So, in the spirit of hanging on JUST ONE MORE MINUTE to the last three weeks in the middle of our fifth life as a married couple, here’s a handful of pictures from Ed’s drive from Boston to Seattle with his brother Steve (the first picture, driving somewhere in the middle of the country) and nephew, Elijah (the second picture, fighting car sickness in the back seat).

Monday, September 03, 2007


Yesterday we went to a family BBQ. Jack left my sight after about 2 minutes; he found my cousin's three girls, all older than him, and was happy as he could be. I didn't see him for nearly three hours. It was glorious - and now, I feel a bit better about daycare (though will talk more in a few weeks).

I had a lenghty talk with the mother of the three brilliant girls who entertained my child. Laurie mentioned that Ed & I seem so laid back, she wondered if we ever got stressed.

HA. The great secret about Ed, and probably me, is that we appear calm and laid back most of the time. But, left to our own space with one another(and, sadly, Jack) we can be two of the most up-tight, stressed-out, tense people we know. Snappy? Definitely. Heavy sighs? More than a few. Yelling over little things like not completely cleaning the ceiling fan to let off steam for not being able to figure out how we're both going to get ready in class on time? Happens on a regular basis.

Perhaps that is why one of our new favorite shows is Ace of Cakes. The premise is that there's a guy, Duff, who opened his own cake store, and he, plus a handful of artsy, yet anal, chillin friends/employees produce specialty cakes by a deadline. Charm City Cakes is established in Baltimore, and don't think I haven't thought about visiting. Just for the cakes and the people who make them.

On Thursday nights, we watch 30 minutes of carefully edited cake making. And, let me tell you, the cakes are AMAZING. Entire baseball parks, animals, planes, WHATEVER. We love the show in part because Duff reminds us of a friend, Jake, and the office manager, Mary Alice, reminds us of another dear friend, Elizabeth. Both are in Boston. Maybe that's why we are hooked.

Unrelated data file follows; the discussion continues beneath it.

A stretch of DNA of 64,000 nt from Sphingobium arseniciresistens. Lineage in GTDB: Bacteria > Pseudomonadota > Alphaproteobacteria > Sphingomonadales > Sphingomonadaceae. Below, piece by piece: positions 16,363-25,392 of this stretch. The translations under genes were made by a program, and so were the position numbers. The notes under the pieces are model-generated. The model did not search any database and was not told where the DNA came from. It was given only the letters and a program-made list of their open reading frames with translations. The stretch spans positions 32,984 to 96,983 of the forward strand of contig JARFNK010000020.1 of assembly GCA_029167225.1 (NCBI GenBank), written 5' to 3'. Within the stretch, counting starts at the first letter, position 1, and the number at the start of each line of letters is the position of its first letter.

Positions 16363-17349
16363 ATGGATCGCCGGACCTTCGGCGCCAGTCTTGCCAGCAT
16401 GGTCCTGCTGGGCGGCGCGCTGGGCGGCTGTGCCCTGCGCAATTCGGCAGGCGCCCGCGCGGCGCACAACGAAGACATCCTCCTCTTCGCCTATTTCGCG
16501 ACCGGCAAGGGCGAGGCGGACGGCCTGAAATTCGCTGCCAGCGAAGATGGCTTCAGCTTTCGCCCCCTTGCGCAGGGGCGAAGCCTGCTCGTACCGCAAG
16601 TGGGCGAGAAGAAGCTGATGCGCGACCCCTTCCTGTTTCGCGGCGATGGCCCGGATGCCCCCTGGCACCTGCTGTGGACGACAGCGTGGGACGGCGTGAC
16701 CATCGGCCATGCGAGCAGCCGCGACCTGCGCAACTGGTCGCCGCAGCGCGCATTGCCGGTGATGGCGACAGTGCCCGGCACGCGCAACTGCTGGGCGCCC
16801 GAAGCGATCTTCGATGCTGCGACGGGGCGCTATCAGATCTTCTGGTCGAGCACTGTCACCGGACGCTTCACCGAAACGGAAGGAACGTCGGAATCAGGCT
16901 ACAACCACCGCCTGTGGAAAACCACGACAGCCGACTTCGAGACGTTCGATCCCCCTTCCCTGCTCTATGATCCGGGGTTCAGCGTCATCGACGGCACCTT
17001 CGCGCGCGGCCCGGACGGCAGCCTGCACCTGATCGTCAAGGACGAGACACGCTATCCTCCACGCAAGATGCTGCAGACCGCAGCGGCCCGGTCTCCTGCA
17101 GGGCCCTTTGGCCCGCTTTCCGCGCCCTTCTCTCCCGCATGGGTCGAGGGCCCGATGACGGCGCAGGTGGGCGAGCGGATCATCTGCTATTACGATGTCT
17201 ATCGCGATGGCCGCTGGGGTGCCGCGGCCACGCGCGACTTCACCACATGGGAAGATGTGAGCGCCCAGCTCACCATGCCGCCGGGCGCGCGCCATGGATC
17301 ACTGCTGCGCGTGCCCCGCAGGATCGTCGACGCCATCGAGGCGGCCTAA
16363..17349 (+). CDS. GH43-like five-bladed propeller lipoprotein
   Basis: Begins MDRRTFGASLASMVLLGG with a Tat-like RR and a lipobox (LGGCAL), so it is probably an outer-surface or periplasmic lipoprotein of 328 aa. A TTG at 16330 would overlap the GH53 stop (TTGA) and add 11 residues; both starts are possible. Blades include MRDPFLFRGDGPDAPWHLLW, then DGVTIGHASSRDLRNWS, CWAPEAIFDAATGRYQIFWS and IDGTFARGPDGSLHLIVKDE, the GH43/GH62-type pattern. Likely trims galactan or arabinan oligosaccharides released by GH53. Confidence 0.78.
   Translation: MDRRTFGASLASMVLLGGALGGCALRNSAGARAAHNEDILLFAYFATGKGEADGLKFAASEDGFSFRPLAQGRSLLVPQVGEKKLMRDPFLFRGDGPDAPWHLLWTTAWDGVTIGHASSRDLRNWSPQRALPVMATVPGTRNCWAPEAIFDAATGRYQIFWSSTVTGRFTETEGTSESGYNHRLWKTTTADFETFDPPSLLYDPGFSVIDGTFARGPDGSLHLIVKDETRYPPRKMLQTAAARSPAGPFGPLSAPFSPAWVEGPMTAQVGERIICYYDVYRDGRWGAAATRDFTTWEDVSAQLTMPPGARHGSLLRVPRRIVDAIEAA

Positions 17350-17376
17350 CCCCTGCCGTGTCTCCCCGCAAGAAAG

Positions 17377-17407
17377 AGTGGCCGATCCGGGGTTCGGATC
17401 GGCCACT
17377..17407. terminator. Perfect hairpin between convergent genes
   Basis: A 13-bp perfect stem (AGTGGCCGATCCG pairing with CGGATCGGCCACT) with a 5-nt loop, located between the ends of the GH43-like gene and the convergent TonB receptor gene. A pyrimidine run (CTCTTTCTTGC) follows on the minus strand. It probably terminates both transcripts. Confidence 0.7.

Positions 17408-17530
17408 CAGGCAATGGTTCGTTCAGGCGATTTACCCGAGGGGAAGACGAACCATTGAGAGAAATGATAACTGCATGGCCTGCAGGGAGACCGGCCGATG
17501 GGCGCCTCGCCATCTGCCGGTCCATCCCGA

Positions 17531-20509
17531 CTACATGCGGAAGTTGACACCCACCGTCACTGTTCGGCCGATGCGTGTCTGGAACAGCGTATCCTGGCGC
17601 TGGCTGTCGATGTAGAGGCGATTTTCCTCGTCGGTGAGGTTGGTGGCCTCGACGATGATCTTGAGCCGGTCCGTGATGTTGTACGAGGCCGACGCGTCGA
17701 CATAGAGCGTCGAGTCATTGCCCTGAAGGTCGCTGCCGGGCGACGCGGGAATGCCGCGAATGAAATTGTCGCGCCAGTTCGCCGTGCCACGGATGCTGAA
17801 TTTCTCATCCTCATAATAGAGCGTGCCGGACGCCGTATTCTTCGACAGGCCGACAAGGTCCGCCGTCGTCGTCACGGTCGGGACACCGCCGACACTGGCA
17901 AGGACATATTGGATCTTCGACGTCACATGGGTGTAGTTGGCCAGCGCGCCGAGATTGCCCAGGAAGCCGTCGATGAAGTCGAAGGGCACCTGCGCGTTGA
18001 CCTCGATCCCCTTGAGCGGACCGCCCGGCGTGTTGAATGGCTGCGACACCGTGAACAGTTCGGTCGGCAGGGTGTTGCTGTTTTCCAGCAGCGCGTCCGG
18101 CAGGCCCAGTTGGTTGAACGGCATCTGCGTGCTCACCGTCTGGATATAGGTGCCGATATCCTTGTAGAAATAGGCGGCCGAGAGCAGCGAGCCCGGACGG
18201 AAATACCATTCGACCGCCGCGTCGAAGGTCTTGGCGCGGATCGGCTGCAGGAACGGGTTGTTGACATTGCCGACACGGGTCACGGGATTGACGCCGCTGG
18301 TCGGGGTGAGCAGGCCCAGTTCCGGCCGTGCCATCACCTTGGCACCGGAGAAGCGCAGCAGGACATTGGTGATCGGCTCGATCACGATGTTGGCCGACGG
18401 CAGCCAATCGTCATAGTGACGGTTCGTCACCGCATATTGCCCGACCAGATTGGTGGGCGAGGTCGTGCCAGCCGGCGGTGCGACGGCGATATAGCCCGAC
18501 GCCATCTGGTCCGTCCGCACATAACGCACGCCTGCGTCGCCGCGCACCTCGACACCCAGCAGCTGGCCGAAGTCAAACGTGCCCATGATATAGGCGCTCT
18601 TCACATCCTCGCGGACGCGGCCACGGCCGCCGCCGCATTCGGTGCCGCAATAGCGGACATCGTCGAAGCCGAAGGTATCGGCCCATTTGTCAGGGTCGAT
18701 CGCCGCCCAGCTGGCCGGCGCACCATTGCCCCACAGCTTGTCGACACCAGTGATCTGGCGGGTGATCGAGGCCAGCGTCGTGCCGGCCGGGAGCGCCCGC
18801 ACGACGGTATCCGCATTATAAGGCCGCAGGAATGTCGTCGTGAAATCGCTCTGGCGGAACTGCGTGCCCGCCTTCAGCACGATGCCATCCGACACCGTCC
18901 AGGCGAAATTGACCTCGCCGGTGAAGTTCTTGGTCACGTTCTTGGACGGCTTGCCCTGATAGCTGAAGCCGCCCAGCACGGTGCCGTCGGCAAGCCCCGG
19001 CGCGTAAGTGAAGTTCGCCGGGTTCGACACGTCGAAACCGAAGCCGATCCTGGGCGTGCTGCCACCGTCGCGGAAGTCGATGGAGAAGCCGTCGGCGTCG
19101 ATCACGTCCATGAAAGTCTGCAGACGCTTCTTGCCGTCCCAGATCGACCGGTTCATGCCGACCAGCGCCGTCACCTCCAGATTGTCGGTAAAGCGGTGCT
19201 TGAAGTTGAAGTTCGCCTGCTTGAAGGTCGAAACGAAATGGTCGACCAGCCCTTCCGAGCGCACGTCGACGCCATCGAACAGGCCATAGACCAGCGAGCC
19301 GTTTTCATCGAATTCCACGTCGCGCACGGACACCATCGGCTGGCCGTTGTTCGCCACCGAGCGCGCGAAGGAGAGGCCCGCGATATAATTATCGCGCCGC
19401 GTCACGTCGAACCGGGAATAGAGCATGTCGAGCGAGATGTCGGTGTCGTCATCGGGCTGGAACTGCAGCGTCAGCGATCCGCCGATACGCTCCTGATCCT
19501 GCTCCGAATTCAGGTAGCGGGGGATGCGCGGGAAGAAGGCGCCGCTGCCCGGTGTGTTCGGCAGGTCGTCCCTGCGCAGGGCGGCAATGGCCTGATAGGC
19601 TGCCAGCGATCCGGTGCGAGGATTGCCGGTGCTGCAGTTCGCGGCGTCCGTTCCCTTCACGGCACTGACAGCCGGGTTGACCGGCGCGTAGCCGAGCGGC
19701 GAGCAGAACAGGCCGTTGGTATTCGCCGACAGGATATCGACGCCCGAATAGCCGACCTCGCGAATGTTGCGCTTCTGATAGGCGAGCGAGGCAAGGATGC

But, then, I realized last week that another reason we like this show because everyone on it seems to handle the stress of deadline so well. Duff, the owner, this bald, bearded thirty-something with a goofy laugh, ROLLS with stress. Last week's episode showcased the creation of some yak-sheep animal for a scottish wedding. At one point Duff had his office manager pick him up a Kilt to wear and then hired someone to come play the bagpipes. All this while they were hours away from a deadline and right before all the "hair" fell off and had to be reapplied before the cake left for the wedding.

Any tension felt at Charm City Cakes is kind silence. Which, is exactly the opposite type of silence you would feel around me and Ed. Our stress silence is more like the stress you might feel if you walked in front of store owners on some beach front walk in Florida, nailing up plywood to prepare for the next day's category 4 hurricane.

So, now, our renewed goal is to be better about "rolling" with the stress which inevitably comes with life. And, our life, in particular lately with all the moving and new jobs. We are using Duff and his employees as our roll model. We'll let you know how it goes. . .